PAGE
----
As I occasionally have to clarify here, I’m about commentary, not reporting. You want reporting, go someplace else. I haven’t been a reporter in 30 years. You want an opinion writer who’s primarily a reporter, see Cindi Scoppe. She’s one of the best. (Her column today is a good example of that quality; I may post separately about that later.) Sure, I “cover” events from time to time, just so I can get my own first-hand impressions. But mainly what I do is make observations based upon the existing body of available information.
Now Corey Hutchins with The Free Times is a reporter. You’ll recall that he was the only media type to go out and track down Alvin Greene before the primary. Too bad more people didn’t read his report at the time.
Now, he has a facts-and-figures report comparing the legislative records of Nikki Haley and Vincent Sheheen. One way to characterize what he found is in this observation he posted on Facebook:
If one were to print out the list of legislative bills in the past five years primarily sponsored by the two lawmakers running for governor in S.C., Dem Sen. Sheheen’s would weigh 9.5 ounces and GOP Rep. Haley’s would clock in at 2.4 give or take a botched staple.
Of course, that doesn’t tell you much. Maybe Vincent is just wordy. You’ll get more to chew on reading his full report headlined, “Legislative Records: Sheheen More Active, Successful Than Haley,” with the subhed, “Since 2004, Sheheen Has Sponsored 96 Bills, Haley 13.”
There are several ways to detail the disparity, but the easiest might be to look at the number of bills for which each candidate was listed as a primary sponsor and how far along each piece of legislation made it through the sausage maker.
Sheheen was elected to the state senate in 2004, the same year Haley was elected to the House. (Sheheen served in the House for four years before being elected to the Senate.) The difference in their legislative accomplishments since then is staggering.
According to state House and Senate records, during the 2005-2006 session, Sheheen sponsored 35 bills and was able to get eight of them passed. That same session, her first in office, Haley went zero for one.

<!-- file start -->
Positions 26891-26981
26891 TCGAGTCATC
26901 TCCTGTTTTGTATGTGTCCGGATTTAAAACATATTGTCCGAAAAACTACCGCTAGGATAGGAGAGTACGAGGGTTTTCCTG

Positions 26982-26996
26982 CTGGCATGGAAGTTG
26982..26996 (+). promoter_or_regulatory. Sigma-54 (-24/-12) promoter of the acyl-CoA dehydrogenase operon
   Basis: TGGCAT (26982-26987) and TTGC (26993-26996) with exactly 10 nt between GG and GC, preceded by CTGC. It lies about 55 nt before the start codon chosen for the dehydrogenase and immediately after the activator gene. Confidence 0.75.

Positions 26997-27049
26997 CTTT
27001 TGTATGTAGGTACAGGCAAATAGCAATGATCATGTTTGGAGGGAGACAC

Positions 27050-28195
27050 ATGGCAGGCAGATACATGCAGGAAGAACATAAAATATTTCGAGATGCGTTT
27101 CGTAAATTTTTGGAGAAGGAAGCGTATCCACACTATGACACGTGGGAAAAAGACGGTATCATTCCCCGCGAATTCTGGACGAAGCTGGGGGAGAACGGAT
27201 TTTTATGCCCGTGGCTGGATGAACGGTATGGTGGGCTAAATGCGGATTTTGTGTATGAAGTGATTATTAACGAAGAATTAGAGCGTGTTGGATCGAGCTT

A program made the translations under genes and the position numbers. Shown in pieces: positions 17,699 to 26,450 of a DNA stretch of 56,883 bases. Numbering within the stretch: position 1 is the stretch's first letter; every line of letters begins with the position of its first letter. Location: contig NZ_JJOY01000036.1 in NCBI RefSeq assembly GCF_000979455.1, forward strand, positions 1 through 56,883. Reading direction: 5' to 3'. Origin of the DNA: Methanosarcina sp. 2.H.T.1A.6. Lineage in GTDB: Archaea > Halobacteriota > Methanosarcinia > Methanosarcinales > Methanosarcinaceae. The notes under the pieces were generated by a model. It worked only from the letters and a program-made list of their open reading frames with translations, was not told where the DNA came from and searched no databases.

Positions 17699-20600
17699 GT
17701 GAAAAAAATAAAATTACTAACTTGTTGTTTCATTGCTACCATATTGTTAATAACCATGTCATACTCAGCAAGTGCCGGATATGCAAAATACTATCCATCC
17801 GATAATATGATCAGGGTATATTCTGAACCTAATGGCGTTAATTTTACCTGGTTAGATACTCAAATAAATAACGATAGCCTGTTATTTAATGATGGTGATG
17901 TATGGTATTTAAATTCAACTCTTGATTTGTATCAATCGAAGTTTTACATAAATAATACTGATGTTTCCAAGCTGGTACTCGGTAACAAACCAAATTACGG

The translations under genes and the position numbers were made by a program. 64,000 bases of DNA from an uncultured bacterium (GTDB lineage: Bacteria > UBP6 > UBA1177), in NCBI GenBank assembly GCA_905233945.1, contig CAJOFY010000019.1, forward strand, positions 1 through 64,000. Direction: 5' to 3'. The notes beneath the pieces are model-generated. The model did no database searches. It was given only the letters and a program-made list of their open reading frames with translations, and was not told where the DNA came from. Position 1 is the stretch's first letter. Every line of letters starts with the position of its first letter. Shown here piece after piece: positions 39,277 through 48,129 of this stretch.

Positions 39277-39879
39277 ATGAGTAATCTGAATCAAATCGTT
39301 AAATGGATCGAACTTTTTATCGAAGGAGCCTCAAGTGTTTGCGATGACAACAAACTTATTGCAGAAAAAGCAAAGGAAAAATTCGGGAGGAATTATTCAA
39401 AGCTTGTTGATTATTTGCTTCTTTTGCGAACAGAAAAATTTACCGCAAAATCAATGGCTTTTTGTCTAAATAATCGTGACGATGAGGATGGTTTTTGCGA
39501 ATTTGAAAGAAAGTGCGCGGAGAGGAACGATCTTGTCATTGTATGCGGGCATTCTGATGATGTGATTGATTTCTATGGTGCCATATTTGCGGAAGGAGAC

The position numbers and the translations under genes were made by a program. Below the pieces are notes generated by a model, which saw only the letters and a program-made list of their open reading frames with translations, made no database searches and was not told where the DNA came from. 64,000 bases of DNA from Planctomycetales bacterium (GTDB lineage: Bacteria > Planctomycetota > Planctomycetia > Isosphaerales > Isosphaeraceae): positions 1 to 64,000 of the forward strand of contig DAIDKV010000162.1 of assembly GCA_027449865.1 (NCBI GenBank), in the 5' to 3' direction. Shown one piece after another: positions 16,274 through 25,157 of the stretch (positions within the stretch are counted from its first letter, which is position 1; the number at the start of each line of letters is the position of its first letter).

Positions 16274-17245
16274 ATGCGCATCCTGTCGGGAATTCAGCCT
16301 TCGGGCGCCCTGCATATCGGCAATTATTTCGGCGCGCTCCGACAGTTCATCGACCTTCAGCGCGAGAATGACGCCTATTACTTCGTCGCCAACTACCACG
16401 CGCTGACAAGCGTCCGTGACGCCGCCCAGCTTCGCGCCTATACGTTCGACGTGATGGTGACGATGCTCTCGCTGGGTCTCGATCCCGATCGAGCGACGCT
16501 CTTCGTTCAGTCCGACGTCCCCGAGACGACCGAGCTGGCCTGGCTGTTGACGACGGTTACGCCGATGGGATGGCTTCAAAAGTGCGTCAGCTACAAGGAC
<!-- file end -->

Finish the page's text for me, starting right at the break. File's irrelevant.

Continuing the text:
The following session Sheheen went six for 30. Haley scored one out of seven.
During the latest legislative session that took place from 2009 to 2010, Gov. Mark Sanford signed two out of the 31 bills that Sheheen primarily sponsored. That year, the governor didn’t put pen to paper on any of the five bills backed by Haley.
Given these numbers, it would be hard to overstate the extent to which Sheheen — a Democrat in a Republican-dominated chamber —was able to navigate the legislative process in a more effective fashion than Haley. But from a philosophical standpoint — Haley being a candidate who wants government to do less — her rhetoric is at least somewhat consistent with her legislative record…
That’s a bit simplistic, a measure of Corey’s reportorial wish to be as fair to her as he can. What her record really underlines is the problem that I keep pointing to. In terms of accomplishing ANYTHING in dealing with the people who write the laws of the state (and in a Legislative State like ours, that thought could almost be framed as “accomplish anything, period”), Nikki Haley’s record indicates that, if anything, she’s been less successful even than Mark Sanford. Which is a very low standard indeed.
And remember, Sanford started out with a honeymoon, with a legislative leadership eager to work at long last with a governor of their own party. Those same leaders already know they don’t like Nikki.
Doug, of course, will turn that around into an attack on the legislative leaders themselves, which is satisfying to him but gets us nowhere. When you and I walk into the booth on Nov. 2, for the overwhelming majority of us, those leaders won’t be on the ballot (and the few of us who do live in their districts will find they don’t have viable opposition). What we get to pick is the governor. That’s how we get to affect the future course of our state.